Golem GitHub Digest #2: diving into the Golem Repositories

Deeper into the Golem GitHub repositories and how the new Community Incentives Program relates.

Golem GitHub Digest #2: diving into the Golem Repositories

What’s in store for this Digest?

This week we’ll be going over our latest GitHub activity, and, for anyone who hasn’t seen it already, the Community Incentives Program (CIP) which also in part relates to our GitHub.

The CIP will be running for 6 months. Every two months, we will take it to Github to review the community activity there as well, as we’ll be awarding the community Task Force General 7000 GNT - and this particular category involves those active on Github. For more detail, an ideal Task Force General is described as “This person does it all, tech support, content creation, using/running a node, enthusiastic (extra points if you engage in Github)”.

With this update, we’re hoping it’ll be easier for you to gather up some bonus points and we’re excited for anyone to get involved! If you’re unsure where or how to start, read Phillip’s (/u/cryptobench on Reddit) perfectly worded comment on the CIP.

Now, back to the code :)

In the previous Golem GitHub Digest (#1) we did a brief summary of the purpose of each repository the Golem team has contributed to in the last 2 months. This week, we’ll be navigating through and diving deeper into more recent repos worked on.

So, what’s in the Golem GitHub?


This is where the bulk of development occurs for the Golem project.

In the latest Github Update, we provided some info on the repo, but we still need to explain the separate projects that lie within it before diving into specific issues being worked on.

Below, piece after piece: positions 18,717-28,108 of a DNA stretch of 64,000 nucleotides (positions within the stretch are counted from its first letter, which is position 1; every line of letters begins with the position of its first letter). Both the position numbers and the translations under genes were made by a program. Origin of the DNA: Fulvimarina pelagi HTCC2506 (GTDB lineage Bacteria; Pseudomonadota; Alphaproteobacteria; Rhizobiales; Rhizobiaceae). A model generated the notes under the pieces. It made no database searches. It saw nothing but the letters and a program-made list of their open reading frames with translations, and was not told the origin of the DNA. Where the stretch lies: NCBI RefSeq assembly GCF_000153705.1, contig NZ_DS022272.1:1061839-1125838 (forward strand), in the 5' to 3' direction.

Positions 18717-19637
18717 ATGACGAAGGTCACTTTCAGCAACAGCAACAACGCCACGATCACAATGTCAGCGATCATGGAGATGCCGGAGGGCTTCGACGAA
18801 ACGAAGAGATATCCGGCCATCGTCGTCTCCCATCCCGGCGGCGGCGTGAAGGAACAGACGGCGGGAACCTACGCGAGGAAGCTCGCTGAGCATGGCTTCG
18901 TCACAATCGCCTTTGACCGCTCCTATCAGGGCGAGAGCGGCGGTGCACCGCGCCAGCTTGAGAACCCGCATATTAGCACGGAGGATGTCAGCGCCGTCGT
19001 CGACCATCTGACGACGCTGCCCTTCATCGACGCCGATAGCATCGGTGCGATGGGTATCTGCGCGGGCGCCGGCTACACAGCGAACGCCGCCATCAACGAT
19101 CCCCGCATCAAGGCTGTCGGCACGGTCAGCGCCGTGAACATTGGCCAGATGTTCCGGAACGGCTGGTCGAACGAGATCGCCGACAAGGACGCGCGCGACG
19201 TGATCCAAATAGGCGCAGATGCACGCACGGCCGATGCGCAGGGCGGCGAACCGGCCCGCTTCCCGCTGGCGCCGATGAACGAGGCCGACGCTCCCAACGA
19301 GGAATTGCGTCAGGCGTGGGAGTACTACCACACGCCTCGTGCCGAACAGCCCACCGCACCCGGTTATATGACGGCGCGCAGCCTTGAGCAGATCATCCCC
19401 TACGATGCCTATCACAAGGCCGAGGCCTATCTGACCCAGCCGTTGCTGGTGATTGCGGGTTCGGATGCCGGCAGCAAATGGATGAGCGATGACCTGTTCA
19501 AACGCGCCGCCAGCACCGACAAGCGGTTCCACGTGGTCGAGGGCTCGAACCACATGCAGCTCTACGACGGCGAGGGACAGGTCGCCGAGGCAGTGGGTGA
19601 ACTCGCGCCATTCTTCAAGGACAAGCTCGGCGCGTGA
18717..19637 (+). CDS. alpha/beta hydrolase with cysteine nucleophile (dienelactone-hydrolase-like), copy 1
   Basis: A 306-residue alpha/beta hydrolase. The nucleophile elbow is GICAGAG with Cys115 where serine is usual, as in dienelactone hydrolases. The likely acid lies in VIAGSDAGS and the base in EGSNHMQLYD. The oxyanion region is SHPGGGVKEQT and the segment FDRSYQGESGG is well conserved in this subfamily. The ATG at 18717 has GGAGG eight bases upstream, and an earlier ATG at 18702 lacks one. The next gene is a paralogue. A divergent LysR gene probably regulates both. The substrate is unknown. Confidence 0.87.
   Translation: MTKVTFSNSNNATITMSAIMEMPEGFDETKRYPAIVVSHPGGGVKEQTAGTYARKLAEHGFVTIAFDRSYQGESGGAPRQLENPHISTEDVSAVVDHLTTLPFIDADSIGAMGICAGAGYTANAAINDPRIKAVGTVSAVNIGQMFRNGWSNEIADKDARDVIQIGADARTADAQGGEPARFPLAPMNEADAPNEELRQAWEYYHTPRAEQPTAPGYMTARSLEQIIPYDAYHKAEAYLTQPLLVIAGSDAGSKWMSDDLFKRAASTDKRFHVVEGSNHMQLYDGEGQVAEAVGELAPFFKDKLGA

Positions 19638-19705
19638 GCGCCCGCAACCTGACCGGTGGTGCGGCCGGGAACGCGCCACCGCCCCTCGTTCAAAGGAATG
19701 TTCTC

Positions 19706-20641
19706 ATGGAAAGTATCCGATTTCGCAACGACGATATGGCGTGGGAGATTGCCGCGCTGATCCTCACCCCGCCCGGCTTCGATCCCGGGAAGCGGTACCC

The most prominent item in this repository is the PoC Demo for which the team showed a demo video of during the Ready Layer One event. Moving forward and looking at future milestones the team is working to achieve, we have the overall LWG Minimal Viable Product (MVP), dubbed The Next Milestone.

Market MVP is the other project organized within the repository which is a protocol with the goal of enabling discovery, negotiation, and agreement for New Golem

The team recenttly released a VM PoC in the Yagna repo which we’ll cover more later since it’s relevant to the next section.


The goal of this repo is to provide a lightweight docker-like execution environment for tasks. The team released it’s first pre-release and POC (v0.1.0) along with a corresponding VM PoC in the yagna repo (linked in the previous paragraph) to try out this Proof of Concept.


This is a Yagna plugin that allows the provider to execute WASI modules in a safe, sandboxed way. Work within this repository during the last two weeks was housekeeping chores such as creating a README outlining the purpose of the project, along with pointing to the main Yagna tutorial and outlining how to use the project as a standalone runtime (to execute Yagna-like packages). A simple harness for adding and managing end-to-end integration tests was added. There was also a bump to the wasmtime library to 0.18.


Since our last GitHub Digest, this repo this was also updated with a new README describing that net-p2p is a module that is responsible for network communication and discovery between Golem nodes.

Digest wrap-up!

That’s all of the interesting development updates we have for you this week. We’d love for you to have a deeper look and learn more about The Next Milestone, especially if you’re a developer and getting into open source development interests you. As in the introduction, in the CIP there are bonus points for those who get involved in GitHub. Come chat with us about it in our community Discord! Or anything else Golem related for that matter.

Finally, in case you wanna do your own research… some simple examples of what you can do to navigate through GitHub would be to go to the issues section and sort by labels you’re interested in. If you go to the Yagna issues section then click on Labels you’ll be able to do this yourself. Keep in mind that the term “issues” on GitHub often don’t refer to issues in the usual sense of the word, an issue can be a feature request, a UX improvement idea, a bug, etc.

For the next Golem GitHub Digest, we will start to focus and categorize more by individual significant changes the team is working on. If you have any questions, suggestions, or want anything in this update elaborated on then leave a comment.